- If students are participating in any research, evaluation, or measurement activities, researchers along with research institutions (in most cases) can also be secondary stewards of some educational data.
As we saw with the Facebook data, having multiple groups responsible for protecting individuals’ data and privacy can, in fact, lead to a situation where no group is sufficiently alert to how data are being shared and used. In other words, misuse of data is unlikely to be detected because each group trusts the other group(s) to be vigilant, so that no group is routinely and regularly checking who has what data and how they are being used.
Several federal laws govern the use and sharing of educational data: FERPA, HIPAA (in the case of data about disabilities), COPPA, and PPRA. The primary problem lies in the enactment and enforcement (or lack thereof) of these laws. Many folks who fall under the jurisdiction of these laws are not aware that they should be following them or don’t know what the laws require, and all too often the laws are not enforced. Moreover, while these laws (FERPA in particular) provide critical, necessary, and basic protections to students, they do not go as far as one would reasonably assume. There are misuses of educational data and data sharing that may be considered unethical that are perfectly legal. For example, a company could use educational data that it legitimately collected as part of instruction to target marketing of services or other apps to particular students, schools, or districts.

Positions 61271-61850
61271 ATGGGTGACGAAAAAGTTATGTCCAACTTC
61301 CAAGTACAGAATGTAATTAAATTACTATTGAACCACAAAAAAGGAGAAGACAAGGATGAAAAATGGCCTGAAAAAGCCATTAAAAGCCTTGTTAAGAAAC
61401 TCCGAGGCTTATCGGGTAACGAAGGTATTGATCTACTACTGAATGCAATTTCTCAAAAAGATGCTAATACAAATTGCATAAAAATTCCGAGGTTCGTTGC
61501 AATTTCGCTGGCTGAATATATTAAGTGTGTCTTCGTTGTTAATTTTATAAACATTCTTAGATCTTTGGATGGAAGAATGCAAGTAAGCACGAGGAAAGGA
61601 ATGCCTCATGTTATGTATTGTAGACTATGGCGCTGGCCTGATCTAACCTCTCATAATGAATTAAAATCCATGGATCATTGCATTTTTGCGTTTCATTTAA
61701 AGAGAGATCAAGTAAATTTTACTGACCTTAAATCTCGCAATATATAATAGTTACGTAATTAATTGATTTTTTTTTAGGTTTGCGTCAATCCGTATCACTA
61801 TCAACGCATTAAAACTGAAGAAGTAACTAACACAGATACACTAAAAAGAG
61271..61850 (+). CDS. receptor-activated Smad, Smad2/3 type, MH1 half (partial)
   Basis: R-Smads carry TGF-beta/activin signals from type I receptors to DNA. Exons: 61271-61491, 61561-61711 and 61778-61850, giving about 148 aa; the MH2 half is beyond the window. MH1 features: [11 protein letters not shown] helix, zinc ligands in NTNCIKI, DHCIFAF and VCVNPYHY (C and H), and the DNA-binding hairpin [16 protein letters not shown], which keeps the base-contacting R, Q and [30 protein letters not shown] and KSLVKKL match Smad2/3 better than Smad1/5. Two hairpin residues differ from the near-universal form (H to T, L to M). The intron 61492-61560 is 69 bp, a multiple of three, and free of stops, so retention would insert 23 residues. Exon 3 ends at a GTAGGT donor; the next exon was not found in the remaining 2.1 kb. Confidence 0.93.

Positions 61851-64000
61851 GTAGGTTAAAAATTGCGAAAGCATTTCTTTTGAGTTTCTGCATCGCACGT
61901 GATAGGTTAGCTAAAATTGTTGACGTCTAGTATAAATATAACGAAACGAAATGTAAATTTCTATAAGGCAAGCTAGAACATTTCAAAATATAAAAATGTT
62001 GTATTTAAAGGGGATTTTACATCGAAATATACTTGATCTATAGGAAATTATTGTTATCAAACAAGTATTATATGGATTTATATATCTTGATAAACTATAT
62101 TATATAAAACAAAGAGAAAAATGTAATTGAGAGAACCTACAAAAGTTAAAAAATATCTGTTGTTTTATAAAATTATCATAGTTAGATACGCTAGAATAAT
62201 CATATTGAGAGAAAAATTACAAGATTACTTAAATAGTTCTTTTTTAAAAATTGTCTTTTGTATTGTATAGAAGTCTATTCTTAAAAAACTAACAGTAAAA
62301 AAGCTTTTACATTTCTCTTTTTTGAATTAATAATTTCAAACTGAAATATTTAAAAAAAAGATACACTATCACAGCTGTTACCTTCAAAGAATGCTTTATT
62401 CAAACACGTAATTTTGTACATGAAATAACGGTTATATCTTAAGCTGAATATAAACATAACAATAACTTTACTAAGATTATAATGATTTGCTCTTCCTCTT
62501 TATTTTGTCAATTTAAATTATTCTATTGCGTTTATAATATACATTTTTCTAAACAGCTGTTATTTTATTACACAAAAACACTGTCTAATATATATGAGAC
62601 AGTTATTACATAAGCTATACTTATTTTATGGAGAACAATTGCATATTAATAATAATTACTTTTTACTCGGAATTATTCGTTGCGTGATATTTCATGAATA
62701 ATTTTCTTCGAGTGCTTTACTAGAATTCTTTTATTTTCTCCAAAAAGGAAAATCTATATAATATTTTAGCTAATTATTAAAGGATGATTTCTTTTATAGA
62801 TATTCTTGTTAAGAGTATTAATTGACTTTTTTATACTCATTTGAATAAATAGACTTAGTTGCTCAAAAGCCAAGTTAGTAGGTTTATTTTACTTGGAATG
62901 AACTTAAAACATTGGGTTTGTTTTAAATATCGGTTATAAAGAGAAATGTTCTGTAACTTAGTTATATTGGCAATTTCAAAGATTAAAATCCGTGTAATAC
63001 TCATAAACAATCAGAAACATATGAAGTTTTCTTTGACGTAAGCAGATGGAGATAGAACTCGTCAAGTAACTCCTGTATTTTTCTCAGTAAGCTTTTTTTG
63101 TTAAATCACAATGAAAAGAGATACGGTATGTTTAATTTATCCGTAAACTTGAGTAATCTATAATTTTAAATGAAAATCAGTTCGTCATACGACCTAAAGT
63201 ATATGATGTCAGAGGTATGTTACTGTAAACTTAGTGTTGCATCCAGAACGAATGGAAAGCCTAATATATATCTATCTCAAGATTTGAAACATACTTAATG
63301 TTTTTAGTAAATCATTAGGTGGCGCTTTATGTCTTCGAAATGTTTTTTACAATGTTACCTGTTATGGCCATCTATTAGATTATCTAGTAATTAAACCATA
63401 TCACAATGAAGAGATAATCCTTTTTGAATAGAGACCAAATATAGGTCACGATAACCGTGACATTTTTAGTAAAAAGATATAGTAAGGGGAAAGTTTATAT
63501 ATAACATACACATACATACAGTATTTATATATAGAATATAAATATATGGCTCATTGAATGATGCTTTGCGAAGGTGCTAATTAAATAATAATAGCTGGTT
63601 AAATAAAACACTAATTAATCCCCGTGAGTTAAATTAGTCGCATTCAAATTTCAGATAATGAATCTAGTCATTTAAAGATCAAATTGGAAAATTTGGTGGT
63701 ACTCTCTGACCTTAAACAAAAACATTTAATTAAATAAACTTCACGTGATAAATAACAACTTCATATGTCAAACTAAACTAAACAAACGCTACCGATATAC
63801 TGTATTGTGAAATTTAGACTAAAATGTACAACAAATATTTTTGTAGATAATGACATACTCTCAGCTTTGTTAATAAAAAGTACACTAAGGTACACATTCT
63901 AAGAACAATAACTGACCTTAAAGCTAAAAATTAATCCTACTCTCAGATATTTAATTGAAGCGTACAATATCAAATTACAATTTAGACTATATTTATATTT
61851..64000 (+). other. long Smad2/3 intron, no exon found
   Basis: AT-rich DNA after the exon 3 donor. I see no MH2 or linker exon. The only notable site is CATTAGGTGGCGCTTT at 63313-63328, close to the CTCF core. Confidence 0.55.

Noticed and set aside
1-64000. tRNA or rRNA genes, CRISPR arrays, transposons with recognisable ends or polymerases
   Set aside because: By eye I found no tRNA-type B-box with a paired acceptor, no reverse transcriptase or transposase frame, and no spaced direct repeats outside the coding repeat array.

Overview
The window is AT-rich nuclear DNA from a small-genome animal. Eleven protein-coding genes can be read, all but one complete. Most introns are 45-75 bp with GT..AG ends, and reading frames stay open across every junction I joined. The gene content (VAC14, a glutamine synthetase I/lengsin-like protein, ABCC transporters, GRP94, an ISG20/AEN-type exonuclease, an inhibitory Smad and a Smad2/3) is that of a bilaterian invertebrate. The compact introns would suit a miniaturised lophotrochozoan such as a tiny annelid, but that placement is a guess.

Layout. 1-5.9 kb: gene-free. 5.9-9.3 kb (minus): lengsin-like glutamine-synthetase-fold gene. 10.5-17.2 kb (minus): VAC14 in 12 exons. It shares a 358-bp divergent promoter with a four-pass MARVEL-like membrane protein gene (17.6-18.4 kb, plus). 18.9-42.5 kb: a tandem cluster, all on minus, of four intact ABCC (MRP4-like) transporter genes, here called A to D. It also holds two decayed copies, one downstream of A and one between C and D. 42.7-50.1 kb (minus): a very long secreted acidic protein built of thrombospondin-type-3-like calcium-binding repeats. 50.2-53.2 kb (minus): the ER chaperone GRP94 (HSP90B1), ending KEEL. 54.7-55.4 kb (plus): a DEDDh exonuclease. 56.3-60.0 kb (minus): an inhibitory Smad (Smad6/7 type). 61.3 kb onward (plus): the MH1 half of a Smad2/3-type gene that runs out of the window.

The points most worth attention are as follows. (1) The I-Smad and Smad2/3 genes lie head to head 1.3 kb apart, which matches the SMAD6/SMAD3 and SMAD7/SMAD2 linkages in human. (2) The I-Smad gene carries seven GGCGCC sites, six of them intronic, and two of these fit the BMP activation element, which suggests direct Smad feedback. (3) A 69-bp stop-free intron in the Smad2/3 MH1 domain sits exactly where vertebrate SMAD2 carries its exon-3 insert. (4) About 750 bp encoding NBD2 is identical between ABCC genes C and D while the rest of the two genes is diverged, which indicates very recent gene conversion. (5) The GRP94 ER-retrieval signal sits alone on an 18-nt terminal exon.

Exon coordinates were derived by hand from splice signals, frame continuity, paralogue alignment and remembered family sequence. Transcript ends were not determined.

Fortunately, there are ethical guidelines–such as requiring data collection from students to be for the purpose of improving learning–for collecting and storing any data from individuals for research purposes. These guidelines are administered through Institutional Review Boards (IRBs). These guidelines work in tandem with protective practices that researchers routinely use to safeguard data privacy. These practices include working only with data that have been stripped of personally identifying information (like names or dates of birth), not including groups of individuals who have unique enough information that make their data identifiable (e.g., those from a very uncommon ethnic group), and storing both signed consent forms and data in secured (digital and physical) locations, but separately from each other.